The David B. Warren Symposium
This biennial symposium addresses different aspects of the theme “American Material Culture and the Texas Experience.”
One of the greatest cultural treasures in the state of Texas, Bayou Bend Collection and Gardens is renowned for its superb collection of American and Texas decorative arts and paintings. Established by the Museum of Fine Arts, Houston, to honor Bayou Bend’s founding director emeritus, the David B. Warren Symposium has been presented biennially since 2007. Each symposium addresses different aspects of the theme “American Material Culture and the Texas Experience.” The goal is an ongoing forum that examines pre-1900 Texas, as well as the Lower South and Southwest, through the lens of American material culture.
2021 David B. Warren Symposium
The Power of Place: Defining Material Culture in Pre-1900 Texas, the Lower South, and the Southwest
Friday, Saturday & Sunday / February 26, 27 & 28
Explore how the interaction of place with race, ethnicity, and gender has shaped our shared history. This free, virtual symposium presents thought-provoking papers from a slate of historians and curators.
Presentations are live, free of charge, via Zoom.
Advance registration is highly recommended.
Sign up only once, and you can access all the time slots using the same meeting link.
Friday, February 26
• Welcome & Keynote Address
“As Far as the Eye Could See: The Bugbees, from New England to the West Texas Plains”
Speaker: Michael Grauer, National Cowboy & Western Heritage Museum, Oklahoma City
Saturday, February 27
10 a.m. to 11:45 a.m.
• “‘A Very Valuable Man’: Enslaved Builders and the Making of Texas”
Speaker: Tara Dudley, the University of Texas at Austin
1 p.m. to 3 p.m.
• “The Magisterial Gaze in Slave Territory: Henry Cheever Pratt’s Coons Rancho as Plantation Painting”
Speaker: Alexis Monroe, Institute of Fine Arts, New York University
• “The Material Culture and Cultural Landscape of the Polley Mansion, Whitehall”
Speaker: Melinda Creech, independent scholar
• “William J. Frederich’s Scrapbook: A Palimpsest of the Visual Landscape of a Galveston Man in the 1880s”
Speaker: Olivia Armandroff, University of Southern California
Sunday, February 28
1 p.m. to 3 p.m.
• “New Orleans’s Place in the Mahogany Trade”
Speaker: Lydia Blackmore, the Historic New Orleans Collection
• “Gaineswood Geography: How Commerce Routes and Climate Shaped Life on an Alabama Plantation”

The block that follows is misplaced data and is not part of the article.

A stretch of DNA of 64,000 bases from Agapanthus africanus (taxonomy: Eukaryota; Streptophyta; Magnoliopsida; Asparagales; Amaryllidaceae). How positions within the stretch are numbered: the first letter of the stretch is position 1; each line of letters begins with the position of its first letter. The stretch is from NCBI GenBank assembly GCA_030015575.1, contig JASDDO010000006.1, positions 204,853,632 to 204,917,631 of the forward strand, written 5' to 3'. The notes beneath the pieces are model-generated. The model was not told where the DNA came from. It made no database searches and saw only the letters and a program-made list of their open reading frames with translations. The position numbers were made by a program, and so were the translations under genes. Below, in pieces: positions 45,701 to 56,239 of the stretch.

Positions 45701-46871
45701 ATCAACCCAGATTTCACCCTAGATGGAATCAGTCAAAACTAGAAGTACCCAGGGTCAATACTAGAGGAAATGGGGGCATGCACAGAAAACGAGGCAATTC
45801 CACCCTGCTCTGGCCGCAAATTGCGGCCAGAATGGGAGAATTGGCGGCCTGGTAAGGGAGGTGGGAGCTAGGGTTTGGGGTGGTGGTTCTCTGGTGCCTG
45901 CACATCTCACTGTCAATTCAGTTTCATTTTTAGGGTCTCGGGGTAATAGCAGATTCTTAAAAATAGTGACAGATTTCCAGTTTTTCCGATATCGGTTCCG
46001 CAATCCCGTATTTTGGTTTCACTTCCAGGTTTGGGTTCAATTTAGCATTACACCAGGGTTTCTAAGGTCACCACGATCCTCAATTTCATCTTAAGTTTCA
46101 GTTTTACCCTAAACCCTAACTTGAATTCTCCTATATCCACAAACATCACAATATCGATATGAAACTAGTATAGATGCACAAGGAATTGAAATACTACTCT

Speaker: Sarah Duggan, the Historic New Orleans Collection
• Panel Discussion & Conclusion
Contact Joey Milillo, Bayou Bend programs manager: firstname.lastname@example.org
History of the David B. Warren Symposium
The inaugural David B. Warren Symposium, “American Material Culture and the Texas Experience,” was presented by Bayou Bend Collection and Gardens at the Museum of Fine Arts, Houston, on February 9 & 10, 2007. David B. Warren delivered the keynote address, “A Gift of Love: Miss Ima Hogg’s Quest to Bring Americana to Texas.” The second symposium, “American Material Culture and the Texas Experience, Part 2” was presented October 30–31, 2009. The first two symposia placed the pre-1900 material culture of Texas, the lower South, and the Southwest within a national and international context, establishing a tradition that future symposia would follow.
The third biennial David B. Warren Symposium, “The Civil War and the Material Culture of Texas, the Lower South, and the Southwest,” was held October 28–30, 2011, and commemorated the sesquicentennial of the start of the American Civil War. The fourth symposium, “Itinerant and Immigrant Artists and Artisans in 19th-Century Texas,” took place October 25–27, 2013, and acknowledged the contributions of foreign-born craftsmen, photographers, and artists to the material culture of the Lone Star State. The fifth symposium, October 23–25, 2015, focused on “Creators and Consumers: Women and Material Culture and Visual Art in 19th-Century Texas, the Lower South, and the Southwest.”
In 2017, the symposium moved the presentation of papers from October to February 24–25 with the sixth installment, “Traditions in Transition: Change and Material Culture in 19th-Century Texas, the Lower South, and the Southwest.” The seventh symposium, “A Diverse History: Texas, the Lower South, and the Southwest before 1900,” February 22–23, 2019, sought to examine the diversity of cultures influencing 19th-century art in Texas and the South.
The David B. Warren Symposium is made possible with generous support from the David B. Warren Symposium Endowment; Humanities Texas, the state affiliate of the National Endowment for the Humanities; Nancy Glanville Jewell; and The Summerlee Foundation.